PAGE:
Workplace protection plans must support employees' mental health as being employed gives people with these issues a sense of wellbeing, routine and identity, research has found.
Research by The Mental Health Foundation, Oxford Economics and Unum has revealed the workplace is a key factor in supporting and protecting mental health.
According to the study, many people with mental health problems want to be at work and they value the role it plays in their lives.
In August, YouGov was commissioned by Unum to carry out an online survey of 1,000 people with experience of mental health problems in work, and 1,000 people with line management responsibilities.
Some 86 per cent of those surveyed said their job and being at work was important to protecting and maintaining their mental health.
Moreover, they noted that work has a positive influence on their recovery, wellbeing, self-esteem, social connectedness and identity, and even when they identified the stress they experienced at work was related to the impact of their mental health problem, they noted work was still a necessary element of their lives, providing a routine as well as their source of income.
Conversely, sickness absence or taking time away from work was considered a last resort for most individuals.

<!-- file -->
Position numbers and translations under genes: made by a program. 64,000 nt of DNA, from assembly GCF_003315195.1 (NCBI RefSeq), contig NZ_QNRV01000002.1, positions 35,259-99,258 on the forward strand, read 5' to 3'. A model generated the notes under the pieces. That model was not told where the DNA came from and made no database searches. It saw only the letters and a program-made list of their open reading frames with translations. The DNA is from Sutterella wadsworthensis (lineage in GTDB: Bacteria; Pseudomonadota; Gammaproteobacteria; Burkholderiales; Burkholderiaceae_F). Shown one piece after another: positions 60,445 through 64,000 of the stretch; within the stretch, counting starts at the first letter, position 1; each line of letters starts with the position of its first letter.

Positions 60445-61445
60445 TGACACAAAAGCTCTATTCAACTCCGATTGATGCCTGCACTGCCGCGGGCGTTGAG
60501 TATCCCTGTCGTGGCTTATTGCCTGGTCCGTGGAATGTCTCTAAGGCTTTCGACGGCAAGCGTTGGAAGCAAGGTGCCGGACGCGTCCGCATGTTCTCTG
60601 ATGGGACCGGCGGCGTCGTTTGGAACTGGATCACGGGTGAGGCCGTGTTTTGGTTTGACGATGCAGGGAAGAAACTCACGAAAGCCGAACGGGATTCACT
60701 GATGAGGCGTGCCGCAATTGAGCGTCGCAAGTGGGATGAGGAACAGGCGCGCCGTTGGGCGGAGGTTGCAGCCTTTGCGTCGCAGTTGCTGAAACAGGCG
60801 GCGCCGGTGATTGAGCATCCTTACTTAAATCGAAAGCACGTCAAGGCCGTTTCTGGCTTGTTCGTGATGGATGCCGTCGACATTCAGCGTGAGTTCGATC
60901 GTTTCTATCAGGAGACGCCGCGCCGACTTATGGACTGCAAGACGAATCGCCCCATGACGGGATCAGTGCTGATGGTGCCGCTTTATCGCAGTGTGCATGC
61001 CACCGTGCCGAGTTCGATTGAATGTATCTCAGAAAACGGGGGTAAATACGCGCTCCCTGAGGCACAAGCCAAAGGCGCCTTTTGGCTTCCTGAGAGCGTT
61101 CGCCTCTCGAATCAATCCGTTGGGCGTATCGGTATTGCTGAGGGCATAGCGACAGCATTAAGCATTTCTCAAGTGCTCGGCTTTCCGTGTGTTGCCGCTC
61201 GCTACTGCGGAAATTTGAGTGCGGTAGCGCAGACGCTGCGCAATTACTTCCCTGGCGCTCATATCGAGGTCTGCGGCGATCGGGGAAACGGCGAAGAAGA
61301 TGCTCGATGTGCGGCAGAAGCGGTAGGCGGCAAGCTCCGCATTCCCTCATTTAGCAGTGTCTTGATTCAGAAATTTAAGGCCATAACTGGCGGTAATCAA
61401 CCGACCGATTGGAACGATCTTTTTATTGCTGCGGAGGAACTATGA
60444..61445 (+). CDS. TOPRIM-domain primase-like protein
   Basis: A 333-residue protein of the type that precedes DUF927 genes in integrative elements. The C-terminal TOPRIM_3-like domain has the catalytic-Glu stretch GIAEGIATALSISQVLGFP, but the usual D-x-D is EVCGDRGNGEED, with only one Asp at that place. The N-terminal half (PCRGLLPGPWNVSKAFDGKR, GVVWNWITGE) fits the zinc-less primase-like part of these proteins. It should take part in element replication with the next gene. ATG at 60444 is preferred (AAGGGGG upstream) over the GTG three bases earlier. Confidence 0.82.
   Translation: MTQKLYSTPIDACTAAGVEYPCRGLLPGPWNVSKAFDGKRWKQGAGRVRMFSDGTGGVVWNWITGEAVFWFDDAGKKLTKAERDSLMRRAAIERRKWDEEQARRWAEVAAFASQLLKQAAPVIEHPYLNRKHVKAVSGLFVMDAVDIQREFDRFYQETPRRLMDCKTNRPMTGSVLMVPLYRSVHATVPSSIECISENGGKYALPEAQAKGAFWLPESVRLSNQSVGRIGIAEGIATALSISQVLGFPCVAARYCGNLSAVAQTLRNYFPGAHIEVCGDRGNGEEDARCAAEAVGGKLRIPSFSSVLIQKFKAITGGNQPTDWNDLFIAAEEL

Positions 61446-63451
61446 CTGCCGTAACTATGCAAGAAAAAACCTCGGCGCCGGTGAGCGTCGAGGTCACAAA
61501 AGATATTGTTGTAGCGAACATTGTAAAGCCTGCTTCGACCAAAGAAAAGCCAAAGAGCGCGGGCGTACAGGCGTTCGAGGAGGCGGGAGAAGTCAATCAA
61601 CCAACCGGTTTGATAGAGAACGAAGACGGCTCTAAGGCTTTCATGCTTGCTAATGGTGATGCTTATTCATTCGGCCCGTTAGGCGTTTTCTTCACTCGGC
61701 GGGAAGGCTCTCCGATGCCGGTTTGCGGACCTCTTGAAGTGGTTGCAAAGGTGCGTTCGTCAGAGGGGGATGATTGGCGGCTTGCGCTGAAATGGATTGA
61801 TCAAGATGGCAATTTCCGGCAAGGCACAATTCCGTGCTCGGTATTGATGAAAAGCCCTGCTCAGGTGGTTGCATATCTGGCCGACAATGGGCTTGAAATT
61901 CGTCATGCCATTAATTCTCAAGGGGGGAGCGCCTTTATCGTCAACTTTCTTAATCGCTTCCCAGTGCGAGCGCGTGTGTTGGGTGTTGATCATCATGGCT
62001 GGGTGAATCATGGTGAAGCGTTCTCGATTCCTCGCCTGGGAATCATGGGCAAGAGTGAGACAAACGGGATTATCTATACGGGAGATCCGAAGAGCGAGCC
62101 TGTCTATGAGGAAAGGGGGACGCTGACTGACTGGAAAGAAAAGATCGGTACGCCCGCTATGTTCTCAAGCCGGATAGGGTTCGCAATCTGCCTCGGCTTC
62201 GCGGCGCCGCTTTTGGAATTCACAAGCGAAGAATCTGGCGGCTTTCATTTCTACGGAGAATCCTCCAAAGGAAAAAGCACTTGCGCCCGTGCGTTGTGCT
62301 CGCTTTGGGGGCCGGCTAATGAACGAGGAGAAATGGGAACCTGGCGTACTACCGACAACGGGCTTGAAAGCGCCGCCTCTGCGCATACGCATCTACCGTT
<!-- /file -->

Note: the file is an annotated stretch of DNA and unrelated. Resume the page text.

For those with mental health conditions, returning to work following an absence or periods of being unwell was necessary and beneficial for their own wellbeing.
Liz Walker, director of human resources at Unum, said: "Recognising the important role work has on mental health should encourage employers to view the mental health of their workforce as an asset.
"Working can provide a sense of identity, build self-esteem and provide an opportunity for healthy social interactions. Employers benefit greatly from engaged employees and the diversity of perspectives that a lived mental health condition brings."
A study by Oxford Economics, available in the appendix of Unum’s Mental Health report, showed the value added to the overall British economy by people with mental health problems.
Their contribution made up 12.1 per cent of UK GDP – nine times more than the cost of mental health problems to economic output, Oxford Economics' study found.
Peter O’Donnell, chief executive of Unum, said: "We have known for a long time just how importance mental health is to overall wellbeing.
"Our claims data tells us that mental health problems have grown to be the second most important driver of long-term employee absence after cancer, and employers play a key role in protecting the mental health of their staff. We challenge those who have not yet implemented mental health strategies to make this a top priority."
Nigel Wilson, chief executive for Legal & General, said: “The importance of raising awareness and encouraging open, honest conversations about mental health in the workplace cannot be understated.